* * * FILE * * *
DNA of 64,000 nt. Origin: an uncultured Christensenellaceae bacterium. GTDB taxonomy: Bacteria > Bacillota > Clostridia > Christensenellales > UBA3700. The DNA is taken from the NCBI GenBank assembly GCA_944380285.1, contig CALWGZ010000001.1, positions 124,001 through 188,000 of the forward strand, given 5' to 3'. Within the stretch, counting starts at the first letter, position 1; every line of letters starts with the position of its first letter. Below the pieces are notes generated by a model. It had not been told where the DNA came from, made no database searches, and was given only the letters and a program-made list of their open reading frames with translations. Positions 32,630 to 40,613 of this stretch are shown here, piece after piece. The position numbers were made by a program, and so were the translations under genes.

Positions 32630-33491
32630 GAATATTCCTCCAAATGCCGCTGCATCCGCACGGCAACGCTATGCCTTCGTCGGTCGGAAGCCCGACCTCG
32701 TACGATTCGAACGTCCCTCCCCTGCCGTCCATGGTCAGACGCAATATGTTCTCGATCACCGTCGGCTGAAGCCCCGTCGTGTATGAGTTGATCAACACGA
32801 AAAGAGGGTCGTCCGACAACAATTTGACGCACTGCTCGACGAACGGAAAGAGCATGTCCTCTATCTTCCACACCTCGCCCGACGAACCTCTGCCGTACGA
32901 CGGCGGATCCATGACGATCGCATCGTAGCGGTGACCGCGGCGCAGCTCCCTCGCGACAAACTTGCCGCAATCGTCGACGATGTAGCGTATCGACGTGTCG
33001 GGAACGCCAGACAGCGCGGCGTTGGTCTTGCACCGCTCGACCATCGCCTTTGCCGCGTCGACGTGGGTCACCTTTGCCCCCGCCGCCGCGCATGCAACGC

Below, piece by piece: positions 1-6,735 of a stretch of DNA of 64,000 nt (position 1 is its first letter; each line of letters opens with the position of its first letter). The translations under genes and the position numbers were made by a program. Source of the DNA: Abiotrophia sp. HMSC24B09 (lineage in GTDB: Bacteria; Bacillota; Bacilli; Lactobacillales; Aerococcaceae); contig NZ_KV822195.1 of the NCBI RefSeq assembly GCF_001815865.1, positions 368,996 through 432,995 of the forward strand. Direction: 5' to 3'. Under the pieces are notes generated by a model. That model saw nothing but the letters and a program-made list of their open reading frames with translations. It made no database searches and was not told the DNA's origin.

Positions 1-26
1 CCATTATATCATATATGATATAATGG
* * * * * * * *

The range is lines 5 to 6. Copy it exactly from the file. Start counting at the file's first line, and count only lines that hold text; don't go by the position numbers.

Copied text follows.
32801 AAAGAGGGTCGTCCGACAACAATTTGACGCACTGCTCGACGAACGGAAAGAGCATGTCCTCTATCTTCCACACCTCGCCCGACGAACCTCTGCCGTACGA
32901 CGGCGGATCCATGACGATCGCATCGTAGCGGTGACCGCGGCGCAGCTCCCTCGCGACAAACTTGCCGCAATCGTCGACGATGTAGCGTATCGACGTGTCG